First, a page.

Ancient Egypt's secrets, hidden for centuries, may finally be revealed with the help of a pair of tiny, flying robots developed by French scientists.
The two mini remote-controlled robots could reportedly help researchers peep into the giant hidden void that was recently discovered right in the heart of the Great Pyramid of Giza. The bots could also reach other inaccessible places within the ancient pyramid, without causing much damage to the structure, according to reports.
The two robots are built for two separate purposes. While one tube-like robot, fitted with an omnidirectional camera, is designed to take high-resolution photos of the mysterious void within the pyramid, the other robotic blimp has been designed to explore the area.
French robotics researchers at the CNRS and Inria research institutes, working in collaboration with the ScanPyramids project, now hope to drill tiny holes into the Giza pyramid, so as to not cause the ancient structure any damages.
Researchers hope that the robots, which have been designed to fit through a 1.5 inch-wide hole, can be shot through those miniscule holes. The exploration robot has been designed in such a way that it can shrink and be stuffed through a tiny hole, only to later inflate and explore once inside the pyramid. The floating robot also comes with a 50 gram payload, which includes cameras, lights, sensors and a navigation system.
One of the main challenges of this project is to ensure that the robots return from the Great Pyramid, even if it is damaged or loses contact with the operators.
"Unfortunately, tiny flying robot (blimps or quadcopters) cannot carry a tether because this would weight too much (even a light wire), add friction because of the part of the wire on the floor (and the small UAVs cannot pull much), and, overall significantly disturb the flight when we want to do more than hovering," Dr Jean-Baptiste Mouret, a senior researcher at Inria, who is leading the research team developing the robots, told IEEE Spectrum in a recent interview.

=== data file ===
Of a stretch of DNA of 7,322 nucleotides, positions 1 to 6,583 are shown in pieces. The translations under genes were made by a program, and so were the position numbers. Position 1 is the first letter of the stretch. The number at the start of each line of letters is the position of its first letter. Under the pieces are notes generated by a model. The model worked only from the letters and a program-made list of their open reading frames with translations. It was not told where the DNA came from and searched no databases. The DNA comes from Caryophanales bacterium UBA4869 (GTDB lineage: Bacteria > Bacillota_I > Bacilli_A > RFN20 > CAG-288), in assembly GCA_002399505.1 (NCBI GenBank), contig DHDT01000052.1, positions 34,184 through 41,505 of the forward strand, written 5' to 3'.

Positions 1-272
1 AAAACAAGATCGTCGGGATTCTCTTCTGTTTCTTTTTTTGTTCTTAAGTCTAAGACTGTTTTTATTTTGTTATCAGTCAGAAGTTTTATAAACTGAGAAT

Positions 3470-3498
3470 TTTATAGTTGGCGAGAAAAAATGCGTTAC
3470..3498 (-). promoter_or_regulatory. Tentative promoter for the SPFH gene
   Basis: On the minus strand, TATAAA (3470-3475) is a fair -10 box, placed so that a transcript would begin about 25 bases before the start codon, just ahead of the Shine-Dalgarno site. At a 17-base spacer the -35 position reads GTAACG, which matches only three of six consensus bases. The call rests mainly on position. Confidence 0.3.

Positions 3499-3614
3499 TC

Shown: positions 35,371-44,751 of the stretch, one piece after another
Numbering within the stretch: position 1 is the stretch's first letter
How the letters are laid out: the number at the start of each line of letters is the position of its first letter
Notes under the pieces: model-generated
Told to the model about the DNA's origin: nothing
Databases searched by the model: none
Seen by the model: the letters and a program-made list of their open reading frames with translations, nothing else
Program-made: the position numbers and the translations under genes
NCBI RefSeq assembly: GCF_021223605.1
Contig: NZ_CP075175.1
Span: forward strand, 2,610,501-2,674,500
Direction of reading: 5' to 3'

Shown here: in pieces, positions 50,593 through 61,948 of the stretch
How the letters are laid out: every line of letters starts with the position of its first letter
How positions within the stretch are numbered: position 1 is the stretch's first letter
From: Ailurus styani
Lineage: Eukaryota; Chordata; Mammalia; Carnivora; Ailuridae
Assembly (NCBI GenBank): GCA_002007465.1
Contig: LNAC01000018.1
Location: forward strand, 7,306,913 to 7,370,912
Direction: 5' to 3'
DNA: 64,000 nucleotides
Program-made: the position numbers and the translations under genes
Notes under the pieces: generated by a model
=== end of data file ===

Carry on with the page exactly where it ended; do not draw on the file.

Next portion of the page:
"This is why we are using the lightweight bio-mimetic sensors to design a 'virtual tether': the robot needs to be able to come back autonomously even if it loses the radio connection and it needs to dock more or less autonomously (so that we do not rely on expert piloting skills)."
According to Dr Mouret, these tiny robots may have applications beyond archaeology, including potentially conducting post-disaster inspections of areas affected by nuclear energy and more.
However, it may still be a while before the robots can be deployed within the pyramid.
"We recently joined the ScanPyramids team to think about the constraints implied by such a project and be ready if there is an opportunity. However, the ScanPyramids teams needs first to refine the positions of the voids (with more muon measurements) and we will, of course, need authorisation from Egyptian authorities before doing anything. For now, sending our robot in the Great Pyramid is still a dream: There is no concrete plan yet, and we might end deploying the robot in other places," Dr Mouret added.